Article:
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  NATO Approves Strikes in Yugoslavia

By R. Jeffrey Smith and William Drozdiak
Washington Post Foreign Service
Sunday, January 31, 1999; Page A01

NATO gave its secretary general the authority to launch airstrikes anywhere in Yugoslavia yesterday even as Yugoslav government and senior ethnic Albanian officials reacted cautiously to a Western demand that they begin prompt negotiations on Kosovo's future.

The bold NATO gesture was intended to maximize pressure on Yugoslav President Slobodan Milosevic and leaders of Kosovo's separatist ethnic Albanian majority to move quickly toward accepting a Western-drafted peace plan that would restore autonomy to the province and end an 11-month war that has cost more than 1,000 lives.

NATO "has agreed in authorizing airstrikes against targets in Yugoslav territory," NATO Secretary General Javier Solana said at alliance headquarters in Brussels. "I will take this decision in the light of both parties' compliance" with demands that they begin negotiations in France by next Saturday and conclude them by Feb. 19.

As NATO announced its decision, British Foreign Secretary Robin Cook delivered the Western ultimatum in separate meetings with Milosevic and with senior ethnic Albanian leaders who are seeking independence for Kosovo, a province of Serbia, Yugoslavia's dominant republic. Neither side ruled out formal acceptance of the proposal.

Milosevic told Cook during a 30-minute meeting in Belgrade, the capital of both Yugoslavia and Serbia, that he will consult with senior aides before deciding if his government will participate in the proposed talks. But in a statement issued later to state news media, the Yugoslav government said it preferred that negotiations be held in Serbia rather than France.

The statement also said the talks should include representatives of all of Kosovo's ethnic minorities, not just representatives of the ethnic Albanians who Western countries say compose 90 percent of the population. Yugoslav officials have long challenged that figure, and evidently hope that bringing in other minorities will dilute ethnic Albanian pressures for Kosovo's eventual independence.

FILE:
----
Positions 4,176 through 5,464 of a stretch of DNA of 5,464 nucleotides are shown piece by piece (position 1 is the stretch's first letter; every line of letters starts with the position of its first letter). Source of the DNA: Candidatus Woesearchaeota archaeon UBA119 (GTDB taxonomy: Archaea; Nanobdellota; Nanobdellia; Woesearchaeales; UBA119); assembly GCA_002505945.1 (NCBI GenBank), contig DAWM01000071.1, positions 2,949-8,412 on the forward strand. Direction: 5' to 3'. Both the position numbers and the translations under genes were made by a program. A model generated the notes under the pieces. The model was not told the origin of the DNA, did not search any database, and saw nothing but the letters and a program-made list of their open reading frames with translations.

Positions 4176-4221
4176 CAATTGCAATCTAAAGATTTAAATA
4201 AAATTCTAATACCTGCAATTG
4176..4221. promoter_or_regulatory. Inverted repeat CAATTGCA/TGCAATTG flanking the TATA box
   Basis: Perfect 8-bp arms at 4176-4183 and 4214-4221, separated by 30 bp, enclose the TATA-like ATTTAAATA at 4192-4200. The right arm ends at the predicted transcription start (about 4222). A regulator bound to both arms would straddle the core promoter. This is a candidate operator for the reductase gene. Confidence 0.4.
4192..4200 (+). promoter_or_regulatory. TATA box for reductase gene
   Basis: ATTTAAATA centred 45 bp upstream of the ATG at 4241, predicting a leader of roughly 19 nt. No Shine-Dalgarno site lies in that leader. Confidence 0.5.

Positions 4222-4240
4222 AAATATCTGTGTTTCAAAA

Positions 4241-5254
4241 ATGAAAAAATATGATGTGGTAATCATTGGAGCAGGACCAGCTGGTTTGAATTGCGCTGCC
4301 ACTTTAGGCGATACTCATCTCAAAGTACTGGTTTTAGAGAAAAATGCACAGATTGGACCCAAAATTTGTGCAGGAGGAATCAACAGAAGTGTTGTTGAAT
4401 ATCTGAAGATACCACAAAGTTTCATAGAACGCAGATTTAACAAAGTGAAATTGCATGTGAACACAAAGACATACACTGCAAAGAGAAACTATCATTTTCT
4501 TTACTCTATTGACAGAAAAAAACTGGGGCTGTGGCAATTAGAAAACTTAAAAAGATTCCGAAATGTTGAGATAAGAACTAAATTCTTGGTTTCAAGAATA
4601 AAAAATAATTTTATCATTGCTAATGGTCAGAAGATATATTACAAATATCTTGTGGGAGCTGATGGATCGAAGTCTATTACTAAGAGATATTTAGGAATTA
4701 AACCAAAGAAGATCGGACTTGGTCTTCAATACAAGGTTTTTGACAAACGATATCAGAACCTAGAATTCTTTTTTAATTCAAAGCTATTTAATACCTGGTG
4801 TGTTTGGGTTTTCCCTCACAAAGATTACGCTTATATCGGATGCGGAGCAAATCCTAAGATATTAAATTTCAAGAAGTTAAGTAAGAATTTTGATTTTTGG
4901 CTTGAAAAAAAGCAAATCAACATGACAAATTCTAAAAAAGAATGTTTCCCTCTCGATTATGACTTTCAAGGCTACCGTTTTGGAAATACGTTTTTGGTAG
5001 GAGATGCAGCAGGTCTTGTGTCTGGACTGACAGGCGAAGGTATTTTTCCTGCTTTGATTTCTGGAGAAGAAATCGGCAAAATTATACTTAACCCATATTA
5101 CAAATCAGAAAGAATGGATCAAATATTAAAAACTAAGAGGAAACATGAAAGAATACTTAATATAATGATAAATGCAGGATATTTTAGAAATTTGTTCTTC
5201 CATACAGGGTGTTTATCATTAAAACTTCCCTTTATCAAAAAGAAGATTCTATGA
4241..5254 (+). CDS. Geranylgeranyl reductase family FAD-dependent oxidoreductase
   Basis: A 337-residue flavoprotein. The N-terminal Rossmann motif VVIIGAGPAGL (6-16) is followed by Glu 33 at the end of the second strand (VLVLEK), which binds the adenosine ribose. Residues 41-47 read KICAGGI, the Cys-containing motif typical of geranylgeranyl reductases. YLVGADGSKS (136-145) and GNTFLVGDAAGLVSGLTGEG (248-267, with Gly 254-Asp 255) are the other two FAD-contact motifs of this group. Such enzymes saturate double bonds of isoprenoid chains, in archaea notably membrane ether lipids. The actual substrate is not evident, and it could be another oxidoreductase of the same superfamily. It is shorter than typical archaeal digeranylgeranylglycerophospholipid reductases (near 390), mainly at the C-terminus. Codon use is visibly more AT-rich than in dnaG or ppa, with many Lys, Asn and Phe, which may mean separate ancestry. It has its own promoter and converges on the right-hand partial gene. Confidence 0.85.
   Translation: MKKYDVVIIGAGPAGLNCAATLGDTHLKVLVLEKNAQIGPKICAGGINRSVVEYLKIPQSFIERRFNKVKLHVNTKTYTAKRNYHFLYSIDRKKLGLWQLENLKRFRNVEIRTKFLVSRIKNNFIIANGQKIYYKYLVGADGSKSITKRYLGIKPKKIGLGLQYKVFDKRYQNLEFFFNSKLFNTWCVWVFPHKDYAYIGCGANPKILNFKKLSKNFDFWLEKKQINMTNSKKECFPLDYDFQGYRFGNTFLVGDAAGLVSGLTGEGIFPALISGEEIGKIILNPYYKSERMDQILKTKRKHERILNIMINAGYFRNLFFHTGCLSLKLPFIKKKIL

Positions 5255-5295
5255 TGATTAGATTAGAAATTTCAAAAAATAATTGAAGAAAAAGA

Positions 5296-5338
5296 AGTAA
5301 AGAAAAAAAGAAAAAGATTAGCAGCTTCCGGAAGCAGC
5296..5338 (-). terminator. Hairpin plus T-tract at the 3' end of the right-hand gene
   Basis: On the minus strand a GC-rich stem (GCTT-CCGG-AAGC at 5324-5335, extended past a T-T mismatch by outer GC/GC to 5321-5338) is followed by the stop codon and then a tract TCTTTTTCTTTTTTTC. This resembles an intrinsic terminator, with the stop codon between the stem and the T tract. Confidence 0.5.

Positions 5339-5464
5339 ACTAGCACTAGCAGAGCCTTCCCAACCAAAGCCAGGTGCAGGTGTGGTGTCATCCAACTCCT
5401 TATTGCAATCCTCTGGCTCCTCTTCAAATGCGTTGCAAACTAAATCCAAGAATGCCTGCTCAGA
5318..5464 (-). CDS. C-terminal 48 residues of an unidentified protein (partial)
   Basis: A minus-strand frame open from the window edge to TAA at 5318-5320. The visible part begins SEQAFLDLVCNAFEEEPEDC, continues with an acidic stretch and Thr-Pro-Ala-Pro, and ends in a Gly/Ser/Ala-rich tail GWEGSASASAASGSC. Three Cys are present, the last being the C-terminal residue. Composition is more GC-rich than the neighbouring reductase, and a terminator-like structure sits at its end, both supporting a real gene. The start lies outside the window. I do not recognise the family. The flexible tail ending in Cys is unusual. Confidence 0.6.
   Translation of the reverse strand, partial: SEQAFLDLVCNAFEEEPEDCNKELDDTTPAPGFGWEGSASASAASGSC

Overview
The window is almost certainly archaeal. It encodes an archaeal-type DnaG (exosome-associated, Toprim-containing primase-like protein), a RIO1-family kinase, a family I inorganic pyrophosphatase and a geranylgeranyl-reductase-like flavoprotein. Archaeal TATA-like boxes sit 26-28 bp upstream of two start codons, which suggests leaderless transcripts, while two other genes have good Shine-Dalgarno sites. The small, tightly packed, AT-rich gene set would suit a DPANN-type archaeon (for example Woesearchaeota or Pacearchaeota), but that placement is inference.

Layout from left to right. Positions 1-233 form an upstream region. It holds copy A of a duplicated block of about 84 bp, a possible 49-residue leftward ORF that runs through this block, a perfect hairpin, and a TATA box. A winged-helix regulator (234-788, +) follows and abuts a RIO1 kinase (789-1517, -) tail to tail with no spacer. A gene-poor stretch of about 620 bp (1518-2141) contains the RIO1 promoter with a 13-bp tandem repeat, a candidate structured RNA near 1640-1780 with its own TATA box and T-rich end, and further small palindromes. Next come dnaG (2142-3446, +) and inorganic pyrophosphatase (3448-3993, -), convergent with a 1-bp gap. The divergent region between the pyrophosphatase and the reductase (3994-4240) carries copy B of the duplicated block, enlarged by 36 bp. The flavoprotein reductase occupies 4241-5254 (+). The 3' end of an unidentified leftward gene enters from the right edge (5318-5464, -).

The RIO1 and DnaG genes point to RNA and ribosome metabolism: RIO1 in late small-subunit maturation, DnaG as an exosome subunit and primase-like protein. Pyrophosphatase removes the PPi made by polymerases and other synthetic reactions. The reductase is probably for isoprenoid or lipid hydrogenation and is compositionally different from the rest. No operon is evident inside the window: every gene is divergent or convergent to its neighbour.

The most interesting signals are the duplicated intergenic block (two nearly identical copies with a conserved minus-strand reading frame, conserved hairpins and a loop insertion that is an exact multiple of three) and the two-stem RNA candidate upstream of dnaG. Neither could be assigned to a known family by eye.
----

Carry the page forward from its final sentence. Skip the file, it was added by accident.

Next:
After a meeting later in the day between Cook and three ethnic Albanian leaders in Skopje, Macedonia, only Ibrahim Rugova, the head of Kosovo's largest ethnic Albanian political party, and Veton Surroi, an independent ethnic Albanian newspaper publisher, gave their unqualified promise to participate in the talks.

Adem Demaci, the political representative of the Kosovo Liberation Army (KLA), the ethnic Albanian guerrilla group that has been leading the province's secessionist revolt, said he could reply only after further consultations.

Cook was forced to meet with the ethnic Albanians in Macedonia because of a heavy snowstorm in Kosovo. He devoted most of the meeting to trying to persuade Demaci to endorse the talks, as senior Kosovo Liberation Army officials did on Friday, partly as a way of adding pressure on Milosevic.

But Demaci, who was imprisoned by Belgrade for 28 years for his dissident activities, is famous among Western officials for his stubbornness and complained to Cook that the killings of ethnic Albanians in Kosovo should stop before talks begin. The Yugoslav authorities have insisted that their efforts to squash "terrorism" -- as they describe ethnic Albanian guerrilla attacks against government security forces in the province -- will not end.

NATO has assembled a powerful armada of several hundred planes and warships in the Kosovo region. Within the past two weeks, the alliance has stepped up exercises and training for possible airstrikes against Yugoslav targets.

But the urgency of reaching a quick peace settlement has also forced NATO to think seriously about introducing ground troops into Kosovo to supervise any truce. NATO diplomats said a range of options is being studied, but the most plausible calls for the deployment of as many as 30,000 allied troops.